user.post(
    "https://api.garage-example.speedway.app/vehicles",
    {
        vinNumber: "1FAHP25NX8W134013"
        make: "Chevy",
        model: "Impala",
        year: 1959,
        color: "red",
        miles: 165538
    },
    {
        headers: [
            { name: "Content-Type", value: "application/json" }
        ],
        validators: [
            // regular function validator syntax
            function (response) {
                return response.status == 201;
            },
            // arrow function validator syntax works too!
            response => response.status === 201
        ]
    }
);

Response Capturing

Often, the API will send you some data that you need to save and use later in the same monitor cycle.

In code blocks, you can capture these from the response and store them using a validator function. Note that we use the validators for capturing too; there is no separate property for capturers as there is with ordinary HTTP steps.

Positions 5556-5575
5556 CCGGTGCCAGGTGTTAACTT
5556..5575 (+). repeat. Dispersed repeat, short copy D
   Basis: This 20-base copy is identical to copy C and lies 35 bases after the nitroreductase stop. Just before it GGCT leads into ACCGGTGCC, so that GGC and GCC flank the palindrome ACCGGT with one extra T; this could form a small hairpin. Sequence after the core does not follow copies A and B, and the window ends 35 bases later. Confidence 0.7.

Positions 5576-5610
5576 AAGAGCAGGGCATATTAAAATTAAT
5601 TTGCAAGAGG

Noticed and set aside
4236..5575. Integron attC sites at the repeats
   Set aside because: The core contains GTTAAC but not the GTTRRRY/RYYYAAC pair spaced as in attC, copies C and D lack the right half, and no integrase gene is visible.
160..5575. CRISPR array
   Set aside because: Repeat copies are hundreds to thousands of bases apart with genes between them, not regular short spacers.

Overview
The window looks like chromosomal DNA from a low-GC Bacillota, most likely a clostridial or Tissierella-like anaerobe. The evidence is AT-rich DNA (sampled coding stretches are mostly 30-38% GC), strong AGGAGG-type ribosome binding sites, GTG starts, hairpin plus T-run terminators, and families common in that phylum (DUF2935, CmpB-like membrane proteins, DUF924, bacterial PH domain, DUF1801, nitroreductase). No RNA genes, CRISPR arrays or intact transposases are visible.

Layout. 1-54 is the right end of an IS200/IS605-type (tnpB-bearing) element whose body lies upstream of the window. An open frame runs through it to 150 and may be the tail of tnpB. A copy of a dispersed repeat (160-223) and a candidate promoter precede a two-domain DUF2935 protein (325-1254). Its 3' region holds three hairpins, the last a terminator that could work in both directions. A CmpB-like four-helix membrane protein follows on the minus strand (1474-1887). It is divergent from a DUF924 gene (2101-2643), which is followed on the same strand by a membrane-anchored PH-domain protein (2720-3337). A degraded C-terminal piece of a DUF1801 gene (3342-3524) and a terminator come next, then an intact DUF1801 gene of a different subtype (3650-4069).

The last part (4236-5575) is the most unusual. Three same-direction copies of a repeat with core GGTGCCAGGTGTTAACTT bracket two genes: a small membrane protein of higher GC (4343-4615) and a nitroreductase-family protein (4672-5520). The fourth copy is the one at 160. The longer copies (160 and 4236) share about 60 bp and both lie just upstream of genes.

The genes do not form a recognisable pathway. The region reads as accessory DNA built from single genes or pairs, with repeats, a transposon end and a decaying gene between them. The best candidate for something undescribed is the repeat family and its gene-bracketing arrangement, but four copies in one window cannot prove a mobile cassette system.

Simply call user.setVariable(name, value) anywhere in your code block to set a user variable. These special user variables are available for the entire monitor cycle, unlike ordinary JavaScript variables which are scoped to the individual code block and may not be available to subsequent steps.

// Create a random numeric string between 0-999999
let random = String(Math.round(1000000 * Math.random()))

// POST to register an account with the random username and capture a user_id
user.post(
    "https://garage-example.speedway.app/registration",
    {
        username: "bob_" + random,
        password: "chevy_" + random
    },
    {
        headers: {
            "Accept": "application/json",
            "Content-Type": "application/json"
        },
        validators: [
            response => {